6. What are different types of Trademarks available for adoption?
The different types of Trademarks available for adoption are:
- Any name (including personal or surname of the applicant or predecessor in business or the signature of the person), which is not unusual for trade to adopt as a mark.
- An invented word or any arbitrary dictionary word or words, not being directly descriptive of the character or quality of the goods/service.
- Letters or numerals or any combination thereof.
- The right to proprietorship of a Trademark may be acquired by either registration under the Act or by use in relation to particular goods or service.
- Devices, including fancy devices or symbols.
- Combination of colors or even a single color in combination with a word or device.
- Shape of goods or their packaging.
- Marks constituting a 3- dimensional sign.
- Sound marks when represented in conventional notation or described in words by being graphically represented.
7. Is the registration of Trademark mandatory?
The registration of a Trademark is not mandatory, but it is advisable. Trademark law protects the right of the owner of a mark to use marks that distinguish his goods from others and to prevent others from using marks that are likely to cause confusion. Trademark law provides much simpler infringement remedies than provided in common law to protect the unregistered Trademark.
8. Who can apply for a Trademark and how?
In India, any person who claims to be the proprietor of Trademark used or proposed to be used by him can apply for the Trademark registration of the goods and services. For registration of Trademark, the application can be filed in the Trademark Office, in whose jurisdiction the principal place of your business falls. If the principal office is not situated in India then the applicant can file the application in the Trademark office in whose jurisdiction the Lawyer/Attorney appointed by the applicant is situated. In case it is the company which is yet to be formed then anyone can apply for the registration on behalf of the company. The application should contain the Trademark, the goods and/or services, Name and Address of applicant and agent (if any) with Power of Attorney, period of use of the mark and signature. The application should be in English or Hindi. An application filed by anybody else will be declared void. Before making an application for registration it is prudent to make a proper search in the Trademark office to ensure that your registration may not be denied due to the similarity of the proposed mark to the already existing one or prohibited one.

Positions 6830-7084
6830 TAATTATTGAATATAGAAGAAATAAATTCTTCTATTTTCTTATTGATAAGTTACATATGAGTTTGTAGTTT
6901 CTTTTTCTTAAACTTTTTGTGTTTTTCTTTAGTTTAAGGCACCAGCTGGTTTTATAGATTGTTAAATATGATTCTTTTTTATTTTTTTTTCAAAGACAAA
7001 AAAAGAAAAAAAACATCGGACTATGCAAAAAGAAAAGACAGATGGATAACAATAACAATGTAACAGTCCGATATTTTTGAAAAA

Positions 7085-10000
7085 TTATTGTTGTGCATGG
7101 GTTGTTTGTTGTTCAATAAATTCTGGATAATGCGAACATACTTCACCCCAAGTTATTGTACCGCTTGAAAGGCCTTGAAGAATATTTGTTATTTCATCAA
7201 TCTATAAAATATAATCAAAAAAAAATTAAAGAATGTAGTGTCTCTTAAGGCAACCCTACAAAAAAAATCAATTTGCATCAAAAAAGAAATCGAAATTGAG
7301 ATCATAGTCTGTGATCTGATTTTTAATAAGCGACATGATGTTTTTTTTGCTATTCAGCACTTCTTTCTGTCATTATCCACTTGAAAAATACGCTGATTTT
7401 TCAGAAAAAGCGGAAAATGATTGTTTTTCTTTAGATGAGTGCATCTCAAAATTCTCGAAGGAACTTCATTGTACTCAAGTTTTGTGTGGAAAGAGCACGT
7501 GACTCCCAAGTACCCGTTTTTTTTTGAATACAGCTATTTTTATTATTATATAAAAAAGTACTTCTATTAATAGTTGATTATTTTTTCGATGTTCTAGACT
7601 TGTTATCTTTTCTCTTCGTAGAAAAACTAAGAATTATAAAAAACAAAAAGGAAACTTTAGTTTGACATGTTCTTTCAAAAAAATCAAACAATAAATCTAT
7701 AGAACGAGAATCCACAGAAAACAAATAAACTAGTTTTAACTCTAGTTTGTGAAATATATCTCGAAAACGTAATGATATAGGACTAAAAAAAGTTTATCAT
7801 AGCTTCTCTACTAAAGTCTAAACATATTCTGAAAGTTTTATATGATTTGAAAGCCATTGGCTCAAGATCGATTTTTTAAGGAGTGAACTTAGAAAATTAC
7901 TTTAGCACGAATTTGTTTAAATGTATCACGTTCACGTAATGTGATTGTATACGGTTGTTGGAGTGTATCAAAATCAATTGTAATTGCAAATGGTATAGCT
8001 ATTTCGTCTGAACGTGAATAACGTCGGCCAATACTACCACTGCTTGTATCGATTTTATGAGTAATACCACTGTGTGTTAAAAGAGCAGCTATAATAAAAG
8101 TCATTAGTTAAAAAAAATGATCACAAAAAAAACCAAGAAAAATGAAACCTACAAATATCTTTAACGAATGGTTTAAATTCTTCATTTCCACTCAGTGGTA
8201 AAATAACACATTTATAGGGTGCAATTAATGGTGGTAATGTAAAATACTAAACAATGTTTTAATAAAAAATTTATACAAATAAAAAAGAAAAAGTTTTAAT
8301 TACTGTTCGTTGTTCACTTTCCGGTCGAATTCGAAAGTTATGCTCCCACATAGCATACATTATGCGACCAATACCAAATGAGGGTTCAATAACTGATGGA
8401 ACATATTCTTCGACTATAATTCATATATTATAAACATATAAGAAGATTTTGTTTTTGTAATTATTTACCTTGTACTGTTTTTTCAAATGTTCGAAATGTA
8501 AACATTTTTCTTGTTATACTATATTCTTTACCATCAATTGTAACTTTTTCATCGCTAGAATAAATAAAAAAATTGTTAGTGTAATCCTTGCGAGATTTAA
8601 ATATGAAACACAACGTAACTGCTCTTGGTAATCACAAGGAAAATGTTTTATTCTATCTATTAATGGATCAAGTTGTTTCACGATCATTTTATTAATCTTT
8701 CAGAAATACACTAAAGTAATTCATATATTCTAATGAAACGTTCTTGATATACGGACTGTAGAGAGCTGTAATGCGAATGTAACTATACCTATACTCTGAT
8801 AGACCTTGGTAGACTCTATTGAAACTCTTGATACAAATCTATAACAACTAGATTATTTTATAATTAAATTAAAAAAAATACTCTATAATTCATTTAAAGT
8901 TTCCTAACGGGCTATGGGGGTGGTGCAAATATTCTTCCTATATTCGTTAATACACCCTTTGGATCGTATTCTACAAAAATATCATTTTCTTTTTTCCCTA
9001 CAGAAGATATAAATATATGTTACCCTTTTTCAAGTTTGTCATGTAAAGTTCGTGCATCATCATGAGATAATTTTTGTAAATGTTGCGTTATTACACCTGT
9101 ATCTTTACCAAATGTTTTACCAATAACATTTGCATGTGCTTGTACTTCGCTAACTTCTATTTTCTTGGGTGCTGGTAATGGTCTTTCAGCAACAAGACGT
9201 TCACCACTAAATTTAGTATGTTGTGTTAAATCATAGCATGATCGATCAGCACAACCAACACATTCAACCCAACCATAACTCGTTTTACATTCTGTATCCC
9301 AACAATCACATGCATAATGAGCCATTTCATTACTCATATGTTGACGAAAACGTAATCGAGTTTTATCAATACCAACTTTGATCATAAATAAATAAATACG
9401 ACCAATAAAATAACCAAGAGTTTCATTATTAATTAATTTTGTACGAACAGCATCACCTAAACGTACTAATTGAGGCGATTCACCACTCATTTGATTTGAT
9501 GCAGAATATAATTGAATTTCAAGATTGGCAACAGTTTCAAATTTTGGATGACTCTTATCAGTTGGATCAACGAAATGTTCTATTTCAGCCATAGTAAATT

9. What are the legal requirements for the registration of a Trademark in India?
The legal requirements to register a Trademark under The Trademark Act are:
- The selected mark should be capable of being represented graphically (that is in the paper form).
- It should be capable of distinguishing the goods or services of one person from those of others and may include shape of goods, their packaging and combination of colours (it should be distinctive).
- It should be used or proposed to be used in relation to goods or services for the purpose of indicating or so as to indicate a connection in the course of trade between the goods or services.
10. What are the steps of Trademark registration?
Registration of Trademark usually involves the following steps:
1. A preliminary search of existing Trademark.
2. An application for the registration of Trademark.